I have a header, footer and sidebar that remain constant. The only part that is variable is the remaining space(scrolling is also variable)...

    You don't get that "blink" when a page is loading. To me, have multible copies of a page that differ only slightly in content is a waist of loading time and space.
    Well, with CSS, you can have multiple repeating elements. You just give them an ID and specify their rules (instructions for display) once only, in the stylesheet.

    You can also apply scrolling to DIVs in their styling. The reasons you have gone for a frameset layout are also good reasons to start learning and using CSS.

    Okay, so your HTML must have multiple copies of some things, across all pages. Whose site doesn't? Well, that's what >copy< & >paste< are for. It's usually still a lot less "stuff" than having old-skool HTML repeatedly loading it's presentation, as well as the content.

    I can't speak for yours, obviously, but many sites often have only the navbar and header set static, for instance. If this is the case with yours, then you can specify background images and styling only once in the stylesheet. The advantages you're citing aren't really strong enough reasons for choosing a frames layout over a CSS one.

    Quote Originally Posted by BOBCO
    Yep, frames is a pain in the @$$.
    Ah, there you are, you see... Now, if you are (as it would appear) inexperienced at writing framesets, you may be looking to spend many more stressful hours, trying to poke things into submission, with the added inevitibility of cross browser & resolution issues. Then there is the possibility, that if you want to take web-publishing seriously, you'll have to learn CSS one day, anyway... So, it might be best to quit now and start fresh with CSS. Unless, of course, you've absolutely GOT to get it finished by next week and resolving the problem is just a matter of a few percent here or there in the code.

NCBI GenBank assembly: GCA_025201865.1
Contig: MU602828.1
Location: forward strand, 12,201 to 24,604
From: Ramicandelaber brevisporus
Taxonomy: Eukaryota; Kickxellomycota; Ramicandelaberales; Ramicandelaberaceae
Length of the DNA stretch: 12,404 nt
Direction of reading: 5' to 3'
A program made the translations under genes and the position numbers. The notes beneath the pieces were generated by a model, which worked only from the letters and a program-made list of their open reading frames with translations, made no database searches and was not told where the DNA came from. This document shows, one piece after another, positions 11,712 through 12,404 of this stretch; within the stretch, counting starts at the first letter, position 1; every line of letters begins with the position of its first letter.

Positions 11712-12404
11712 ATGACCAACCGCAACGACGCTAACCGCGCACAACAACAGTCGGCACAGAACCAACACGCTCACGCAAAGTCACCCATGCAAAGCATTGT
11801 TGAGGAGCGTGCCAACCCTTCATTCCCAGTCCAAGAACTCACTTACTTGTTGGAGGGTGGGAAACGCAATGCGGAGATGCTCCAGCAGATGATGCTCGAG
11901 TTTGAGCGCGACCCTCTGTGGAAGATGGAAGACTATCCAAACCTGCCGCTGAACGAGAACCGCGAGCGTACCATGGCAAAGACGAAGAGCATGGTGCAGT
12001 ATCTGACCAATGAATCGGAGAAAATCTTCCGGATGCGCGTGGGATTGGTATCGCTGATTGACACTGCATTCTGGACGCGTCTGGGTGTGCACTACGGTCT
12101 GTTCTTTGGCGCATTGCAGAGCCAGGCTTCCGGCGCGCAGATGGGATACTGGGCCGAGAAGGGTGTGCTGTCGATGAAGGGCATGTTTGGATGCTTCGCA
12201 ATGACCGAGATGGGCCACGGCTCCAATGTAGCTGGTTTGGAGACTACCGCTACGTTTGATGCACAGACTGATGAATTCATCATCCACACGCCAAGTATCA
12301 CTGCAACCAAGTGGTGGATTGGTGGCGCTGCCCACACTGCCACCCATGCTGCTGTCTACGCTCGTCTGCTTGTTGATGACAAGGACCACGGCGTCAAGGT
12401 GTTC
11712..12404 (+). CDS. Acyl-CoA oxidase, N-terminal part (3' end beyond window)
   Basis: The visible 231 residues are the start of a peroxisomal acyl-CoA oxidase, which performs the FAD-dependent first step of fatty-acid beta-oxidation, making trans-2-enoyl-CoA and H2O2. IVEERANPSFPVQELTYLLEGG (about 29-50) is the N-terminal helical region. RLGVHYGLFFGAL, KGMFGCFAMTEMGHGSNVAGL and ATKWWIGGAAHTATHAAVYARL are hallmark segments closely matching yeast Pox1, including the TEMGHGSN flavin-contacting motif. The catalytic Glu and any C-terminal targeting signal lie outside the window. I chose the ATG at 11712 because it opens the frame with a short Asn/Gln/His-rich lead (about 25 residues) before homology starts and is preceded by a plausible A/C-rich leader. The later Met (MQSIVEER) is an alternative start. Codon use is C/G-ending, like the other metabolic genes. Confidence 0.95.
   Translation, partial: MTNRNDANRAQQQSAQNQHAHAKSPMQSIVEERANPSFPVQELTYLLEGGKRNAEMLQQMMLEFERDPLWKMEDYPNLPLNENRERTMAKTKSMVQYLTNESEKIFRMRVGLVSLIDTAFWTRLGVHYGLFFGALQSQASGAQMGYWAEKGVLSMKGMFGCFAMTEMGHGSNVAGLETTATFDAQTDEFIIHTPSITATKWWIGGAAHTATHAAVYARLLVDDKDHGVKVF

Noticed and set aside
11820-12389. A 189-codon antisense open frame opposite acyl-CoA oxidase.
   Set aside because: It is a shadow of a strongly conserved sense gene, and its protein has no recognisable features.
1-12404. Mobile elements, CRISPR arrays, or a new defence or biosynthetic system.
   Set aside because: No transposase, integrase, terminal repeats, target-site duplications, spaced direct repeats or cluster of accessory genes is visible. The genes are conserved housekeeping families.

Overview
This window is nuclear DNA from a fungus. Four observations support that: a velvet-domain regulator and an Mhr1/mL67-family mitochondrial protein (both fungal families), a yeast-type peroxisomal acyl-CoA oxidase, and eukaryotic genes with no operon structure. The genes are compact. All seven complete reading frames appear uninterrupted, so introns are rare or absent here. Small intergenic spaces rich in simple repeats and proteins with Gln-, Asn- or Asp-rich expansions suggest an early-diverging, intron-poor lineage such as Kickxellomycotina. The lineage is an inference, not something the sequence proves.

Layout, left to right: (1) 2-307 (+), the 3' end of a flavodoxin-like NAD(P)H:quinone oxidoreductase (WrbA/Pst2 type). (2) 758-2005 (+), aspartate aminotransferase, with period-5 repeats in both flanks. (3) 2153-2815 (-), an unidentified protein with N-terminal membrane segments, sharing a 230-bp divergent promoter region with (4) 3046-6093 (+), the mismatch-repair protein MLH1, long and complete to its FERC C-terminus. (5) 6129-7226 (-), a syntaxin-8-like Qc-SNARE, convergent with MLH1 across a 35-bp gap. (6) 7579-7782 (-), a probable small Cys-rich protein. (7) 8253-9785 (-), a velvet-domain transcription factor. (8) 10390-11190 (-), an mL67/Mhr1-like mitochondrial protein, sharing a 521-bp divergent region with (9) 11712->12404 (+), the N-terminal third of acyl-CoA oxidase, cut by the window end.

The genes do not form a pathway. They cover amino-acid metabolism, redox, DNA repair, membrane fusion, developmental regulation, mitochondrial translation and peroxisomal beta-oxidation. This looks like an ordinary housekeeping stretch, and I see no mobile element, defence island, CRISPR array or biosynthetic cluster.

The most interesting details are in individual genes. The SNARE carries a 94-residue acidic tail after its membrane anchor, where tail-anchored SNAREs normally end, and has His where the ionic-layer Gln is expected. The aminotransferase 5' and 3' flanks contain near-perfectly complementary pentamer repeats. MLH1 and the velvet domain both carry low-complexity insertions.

The best use of frames I can think of, is for making sites which demonstrate how bad frames can be, to put people off using them (I do think they have their uses, in intranets or local systems, for instance, where one knows exactly the screen conditions they are headed for.)

    Finally, in answer to your loading time issue: Properly made CSS and lean, semantic HTML simply loads faster than cluttered HTML anyway - and indeed, I think, exhibits faster and more efficient memory usage than with frame loading. Additionally, frames are the fast way to diminish your site's searchability and engine ranking, on the www.